Friday, May 19, 2017

Pass-Through Corporations (Which Don't Pay Corporate Income Tax)

When most people think of corporations and corporate taxes, they think of a company with shareholders, and buying and selling stock. But that's only one form of corporation, called a C-corporation in tax law. There are also corporations that don't issue shares of stock to the public. This category includes sole proprietorships, partnerships, and what are called S-corporations. These are "pass-through" corporations, in which the income earned by the corporation goes straight to the owners, and thus is taxed under the personal income tax rather than the corporate income tax. The pass-through sector of the economy is growing, as  Aaron Krupkin and Adam Looney review the evidence in "9 facts about pass-through businesses" (Brookings Institution,  May 15, 2017).

As they explain, "Of the 26 million businesses in 2014, 95 percent were pass-throughs, while only 5 percent were C-corporations." But most businesses are very small: for example, 41% of those 26 million businesses were sole proprietorships. Moreover, 99% of all companies and 95% of C-corporations had receipts of less than $10 million.

The share of total business income in C-corporations is falling, and share in partnerships and S-corporations is rising, to the point where pass-through corporations now receive more than half of all business income.

The tax rules are different in a variety of ways across these corporate forms. For example, if you receive a payment from a company for your labor, you owe Social Security and Medicare payroll taxes on that amount, but if you receive a share of profits, then then you don't owe those payroll taxes. The decision about what is a payment for labor and what is a share of profits contains a large element of discretion.  Thus, substantial time and energy goes into finagling the legal structure of the corporation, in part to take advantage of tax differences.

For example, the shares of C-corporations are "closely held" by a small number of investors, which can make them similar in some ways to S-corporations. Krupkin and Looney write:
"While they are not “pass-throughs,” many closely-held C corporations in which the owners are also managers share certain similarities with pass-throughs and, in practice, the income of their owners is often taxed much like that of sole proprietors. Owner/managers of closely-held C corporations often pay themselves wages, which are deductible from corporate-level tax, in lieu of dividends, which are not. This way, they maintain the limited liability and legal benefits of incorporation, but avoid the two levels of corporate tax by receiving their income as wages. As a result, the taxes they face are more similar to general partners or sole proprietors than to, say, publicly-traded C corporations."
Conversely, it is increasingly common for large firms to organize themselves as partnerships and S-corporations: indeed, there are now even hybrid forms like partnerships which issue stock that is publicly traded.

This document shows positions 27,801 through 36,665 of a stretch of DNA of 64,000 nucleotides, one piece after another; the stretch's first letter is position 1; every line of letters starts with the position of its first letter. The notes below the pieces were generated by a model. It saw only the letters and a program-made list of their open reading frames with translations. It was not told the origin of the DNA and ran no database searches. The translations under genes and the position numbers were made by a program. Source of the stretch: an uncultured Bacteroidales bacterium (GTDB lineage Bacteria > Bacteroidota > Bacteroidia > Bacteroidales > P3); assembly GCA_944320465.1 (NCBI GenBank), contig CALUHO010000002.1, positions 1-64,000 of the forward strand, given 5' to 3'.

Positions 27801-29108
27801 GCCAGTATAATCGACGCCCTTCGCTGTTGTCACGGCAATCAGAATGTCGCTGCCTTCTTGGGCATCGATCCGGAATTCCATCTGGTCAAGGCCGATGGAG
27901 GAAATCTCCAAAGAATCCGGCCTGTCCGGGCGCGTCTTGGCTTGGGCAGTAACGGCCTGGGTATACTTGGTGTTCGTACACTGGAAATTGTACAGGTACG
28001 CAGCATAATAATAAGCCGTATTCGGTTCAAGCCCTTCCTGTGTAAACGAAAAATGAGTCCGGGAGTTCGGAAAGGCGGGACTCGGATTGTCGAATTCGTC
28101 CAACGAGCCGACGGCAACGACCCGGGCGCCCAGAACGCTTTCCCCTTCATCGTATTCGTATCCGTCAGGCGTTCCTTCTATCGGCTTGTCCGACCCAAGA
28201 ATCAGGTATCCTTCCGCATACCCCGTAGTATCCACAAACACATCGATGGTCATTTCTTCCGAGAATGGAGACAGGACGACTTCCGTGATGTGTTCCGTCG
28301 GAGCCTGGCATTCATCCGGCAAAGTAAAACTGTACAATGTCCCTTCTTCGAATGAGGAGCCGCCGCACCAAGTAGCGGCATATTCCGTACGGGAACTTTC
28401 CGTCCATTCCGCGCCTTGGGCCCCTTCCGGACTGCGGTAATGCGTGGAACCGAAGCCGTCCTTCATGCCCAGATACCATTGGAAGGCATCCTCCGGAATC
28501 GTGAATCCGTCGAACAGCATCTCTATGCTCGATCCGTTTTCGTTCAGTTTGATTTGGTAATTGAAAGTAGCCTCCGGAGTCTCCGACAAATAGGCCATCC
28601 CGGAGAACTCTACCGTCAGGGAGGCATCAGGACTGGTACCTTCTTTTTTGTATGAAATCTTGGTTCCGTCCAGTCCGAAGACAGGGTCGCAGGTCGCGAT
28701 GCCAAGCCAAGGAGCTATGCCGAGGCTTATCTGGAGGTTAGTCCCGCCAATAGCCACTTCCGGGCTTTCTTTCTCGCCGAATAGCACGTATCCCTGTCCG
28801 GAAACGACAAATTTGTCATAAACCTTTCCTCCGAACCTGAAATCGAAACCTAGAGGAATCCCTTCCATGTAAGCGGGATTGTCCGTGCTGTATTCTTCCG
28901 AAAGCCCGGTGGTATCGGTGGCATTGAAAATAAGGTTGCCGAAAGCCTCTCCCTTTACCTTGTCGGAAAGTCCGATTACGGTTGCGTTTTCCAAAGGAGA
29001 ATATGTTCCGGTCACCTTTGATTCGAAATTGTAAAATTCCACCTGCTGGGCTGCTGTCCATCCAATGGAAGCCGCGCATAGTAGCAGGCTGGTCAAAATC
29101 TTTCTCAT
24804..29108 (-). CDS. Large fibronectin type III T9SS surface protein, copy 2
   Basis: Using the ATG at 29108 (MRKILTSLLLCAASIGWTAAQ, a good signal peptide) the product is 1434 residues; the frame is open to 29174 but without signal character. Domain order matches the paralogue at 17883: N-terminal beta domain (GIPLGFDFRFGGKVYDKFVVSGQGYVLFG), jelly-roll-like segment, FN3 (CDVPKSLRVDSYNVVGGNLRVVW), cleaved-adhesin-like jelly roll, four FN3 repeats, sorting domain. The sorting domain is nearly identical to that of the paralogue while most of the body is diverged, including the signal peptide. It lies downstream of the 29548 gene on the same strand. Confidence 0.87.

"Large businesses are responsible for nearly all of the sales and profits of C-Corporations, and a substantial majority of sales and profits of partnerships and S-corporations. Among sole proprietorships, in contrast, only 9 percent of sales and less than 1 percent of profits came from large businesses. Most hedge funds, private equity funds, law, consulting, and accounting firms are partnerships; these businesses can be large, global enterprises. Indeed, in 2014, about a quarter of partnership business income was earned in finance, real estate, and holding companies sectors, and about 13 percent by law firms. With the advent of publicly-traded partnerships, a few pass-throughs are now owned by thousands of shareholders and trade on stock exchanges like public C-corporations. Similarly, large S-corporations compete directly with large C-corporations in industries like engineering and construction, trade, and professional services."
In thinking about corporate tax reforms, it's important to remember that the shareholder-owned C-corporation is actually less than half of all business income. Any sensible reform has to take into account the entire universe of US corporations. Krupkin and Looney cite one prominent estimate: "According to one U.S. Treasury study, if the relative shares of pass-through and C-corporate activity were held at 1980 levels, the average tax rate on business income in 2011 would have been 28 percent instead of 24 percent. This translates to more than $100 billion in lost revenue in 2011 alone."

In thinking about "corporations" more broadly, it's also important to remember there are huge differences between mega-giant C-corporations like Walmart, Apple, and ExxonMobil and the overwhelming number of other corporations out there--not only on the obvious dimension of size, but also in their legal form.

For some previous takes on this subject, see: